Warren Drug Trade Is Down In Pandemic
WARREN, Pa. — It’s no secret that the economy took a serious hit as a result of the COVID-19 pandemic, especially during the most restrictive period back in March and April.
But it wasn’t the only market affected.
The drug trade in Warren County was impacted, as well.
Chief County Detective Brian Zeybel said there was a “noticeable decrease in activity” through April and May “at the height of the pandemic when people were still scared of COVID.”
“It just seemed like nobody was moving,” he added. “People (were) doing their own thing.”
Zeybel said that intelligence to the Warren County Drug Task Force was “slow” — where his phone might right with new information daily now, it would ring just a couple times a week when the stay at home order was in effect.
The Drug Task Force also had to limit their activities, as well.
Zeybel explained that with the Task Force — being made up of local law enforcement that were needed at their respective departments — was concerned about “getting COVID while doing a drug buy,” which could hamstring the various departments.
He said the Task Force was still active but action “had to be very worthwhile to enter someone’s home or work with CIs (confidential informants) the way we do. It had to be worth the risk.”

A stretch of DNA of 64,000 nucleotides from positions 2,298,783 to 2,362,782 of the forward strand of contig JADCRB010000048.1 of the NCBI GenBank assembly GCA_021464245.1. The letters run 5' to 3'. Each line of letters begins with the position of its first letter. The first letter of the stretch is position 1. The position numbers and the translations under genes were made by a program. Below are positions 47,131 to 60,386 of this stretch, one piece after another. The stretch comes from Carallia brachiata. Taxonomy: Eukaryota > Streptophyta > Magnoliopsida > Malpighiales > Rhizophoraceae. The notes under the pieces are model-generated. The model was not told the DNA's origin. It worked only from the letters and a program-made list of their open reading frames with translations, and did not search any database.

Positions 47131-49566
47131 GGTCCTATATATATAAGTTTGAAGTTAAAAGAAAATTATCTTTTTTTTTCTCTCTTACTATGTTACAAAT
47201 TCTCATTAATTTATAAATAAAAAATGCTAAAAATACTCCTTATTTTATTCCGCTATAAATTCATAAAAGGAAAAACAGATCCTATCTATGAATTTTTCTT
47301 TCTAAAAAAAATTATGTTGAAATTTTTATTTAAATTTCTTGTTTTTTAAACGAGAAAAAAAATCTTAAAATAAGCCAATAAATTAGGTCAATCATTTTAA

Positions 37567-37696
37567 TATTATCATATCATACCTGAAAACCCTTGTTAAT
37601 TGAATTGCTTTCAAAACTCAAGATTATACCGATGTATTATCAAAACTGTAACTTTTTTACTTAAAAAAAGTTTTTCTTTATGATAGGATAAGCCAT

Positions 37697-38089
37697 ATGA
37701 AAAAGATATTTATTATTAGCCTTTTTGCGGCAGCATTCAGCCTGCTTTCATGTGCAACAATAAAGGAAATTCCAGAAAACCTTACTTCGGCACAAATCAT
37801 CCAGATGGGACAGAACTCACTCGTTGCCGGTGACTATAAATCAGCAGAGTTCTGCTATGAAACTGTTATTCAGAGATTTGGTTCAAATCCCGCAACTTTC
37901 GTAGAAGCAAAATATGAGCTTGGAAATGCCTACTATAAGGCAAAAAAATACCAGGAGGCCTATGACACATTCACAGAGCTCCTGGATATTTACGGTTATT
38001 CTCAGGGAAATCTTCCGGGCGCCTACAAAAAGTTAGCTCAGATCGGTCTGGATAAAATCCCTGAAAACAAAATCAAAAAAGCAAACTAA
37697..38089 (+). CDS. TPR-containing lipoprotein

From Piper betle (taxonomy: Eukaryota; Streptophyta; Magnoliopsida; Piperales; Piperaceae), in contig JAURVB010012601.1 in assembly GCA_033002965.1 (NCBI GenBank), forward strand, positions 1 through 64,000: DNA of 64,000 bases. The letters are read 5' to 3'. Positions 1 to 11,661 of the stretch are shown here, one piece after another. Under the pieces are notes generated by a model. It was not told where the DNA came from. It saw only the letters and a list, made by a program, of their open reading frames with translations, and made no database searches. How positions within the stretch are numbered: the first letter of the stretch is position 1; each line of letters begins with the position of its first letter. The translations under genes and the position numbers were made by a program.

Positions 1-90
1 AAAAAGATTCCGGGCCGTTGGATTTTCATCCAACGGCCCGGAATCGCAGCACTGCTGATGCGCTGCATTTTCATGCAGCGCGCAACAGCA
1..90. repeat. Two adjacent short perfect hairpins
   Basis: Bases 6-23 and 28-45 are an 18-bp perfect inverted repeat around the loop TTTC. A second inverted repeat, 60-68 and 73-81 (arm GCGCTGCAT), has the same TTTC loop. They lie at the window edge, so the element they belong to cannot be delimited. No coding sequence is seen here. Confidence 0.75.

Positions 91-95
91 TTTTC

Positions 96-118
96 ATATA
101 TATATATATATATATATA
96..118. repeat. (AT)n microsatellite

As a result, they were “very picky and choosy” during that period. “Everything just slowed down.”
Though still under a disaster declaration at the county and state levels relative to the pandemic, that activity is no longer on the wane.
“(I) would say things are almost back to normal,” First Assistant district Attorney Cody Brown added.
“Meth is back to full swing,” Zeybel added.
And that’s the “drug of choice,” per District Attorney Rob Greene.
Zeybel said he was recently interviewing someone they picked up for drug offenses and the individual told Zeybel he couldn’t find marijuana but could find methamphetamine “because meth was that popular and he was still mad about that.”
City of Warren Police Chief Joe Sproveri’s monthly report to Warren City Council showed an increase in opioid overdoses year over year.
“Our county, including our city, has a significant meth problem at this time,” Sproveri said, explaining that it can be difficult to determine between a meth overdose and opioid overdose “unless someone were to die” and a toxicology report was returned.
When asked if there was a connection to the lockdowns brought about by the pandemic, Sproveri said he “would say that’s very feasible.”
He said that mental health calls have “skyrocketed,” as well.
Sproveri said city officers are “highly involved” in the Drug Task Force and said there “was a point in time when Drug Task Force activities decreased.”
“We’ve been full speed ahead,” he said.